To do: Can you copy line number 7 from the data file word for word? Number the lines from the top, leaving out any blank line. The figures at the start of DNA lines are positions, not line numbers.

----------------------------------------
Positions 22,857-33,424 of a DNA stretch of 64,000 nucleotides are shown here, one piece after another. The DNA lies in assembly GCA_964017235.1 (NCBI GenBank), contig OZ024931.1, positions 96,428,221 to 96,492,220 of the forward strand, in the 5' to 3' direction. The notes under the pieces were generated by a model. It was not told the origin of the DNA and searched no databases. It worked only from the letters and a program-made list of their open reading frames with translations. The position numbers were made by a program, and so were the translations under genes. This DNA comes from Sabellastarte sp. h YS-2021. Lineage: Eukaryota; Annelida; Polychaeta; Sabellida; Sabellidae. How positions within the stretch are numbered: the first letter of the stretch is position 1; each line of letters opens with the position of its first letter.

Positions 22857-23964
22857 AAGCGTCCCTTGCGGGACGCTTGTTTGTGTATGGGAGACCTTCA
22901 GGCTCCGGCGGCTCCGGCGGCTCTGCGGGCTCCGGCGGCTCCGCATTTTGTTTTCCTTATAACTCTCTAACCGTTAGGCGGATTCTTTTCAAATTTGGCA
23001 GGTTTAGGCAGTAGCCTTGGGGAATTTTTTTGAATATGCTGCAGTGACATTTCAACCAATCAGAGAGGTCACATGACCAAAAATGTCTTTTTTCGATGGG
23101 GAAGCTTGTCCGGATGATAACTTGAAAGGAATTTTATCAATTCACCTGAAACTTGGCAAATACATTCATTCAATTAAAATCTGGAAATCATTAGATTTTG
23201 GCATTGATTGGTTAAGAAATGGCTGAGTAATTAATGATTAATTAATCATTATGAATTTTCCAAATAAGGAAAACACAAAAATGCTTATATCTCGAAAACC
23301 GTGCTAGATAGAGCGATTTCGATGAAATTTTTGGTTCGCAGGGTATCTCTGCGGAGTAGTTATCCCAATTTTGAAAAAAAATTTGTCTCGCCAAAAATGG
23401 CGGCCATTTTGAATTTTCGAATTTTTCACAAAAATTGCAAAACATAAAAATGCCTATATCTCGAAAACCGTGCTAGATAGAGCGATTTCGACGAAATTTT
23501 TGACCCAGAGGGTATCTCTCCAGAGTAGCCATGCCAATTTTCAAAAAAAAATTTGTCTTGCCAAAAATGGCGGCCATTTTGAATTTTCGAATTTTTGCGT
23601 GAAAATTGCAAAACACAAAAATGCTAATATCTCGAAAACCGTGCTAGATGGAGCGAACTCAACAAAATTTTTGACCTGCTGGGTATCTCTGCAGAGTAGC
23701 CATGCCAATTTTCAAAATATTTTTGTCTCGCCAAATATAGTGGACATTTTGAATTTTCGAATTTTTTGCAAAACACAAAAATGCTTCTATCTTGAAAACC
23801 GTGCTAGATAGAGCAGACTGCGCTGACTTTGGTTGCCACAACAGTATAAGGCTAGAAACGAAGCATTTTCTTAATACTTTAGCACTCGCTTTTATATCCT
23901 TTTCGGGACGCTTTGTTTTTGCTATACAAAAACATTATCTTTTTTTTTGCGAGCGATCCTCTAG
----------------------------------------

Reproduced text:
23201 GCATTGATTGGTTAAGAAATGGCTGAGTAATTAATGATTAATTAATCATTATGAATTTTCCAAATAAGGAAAACACAAAAATGCTTATATCTCGAAAACC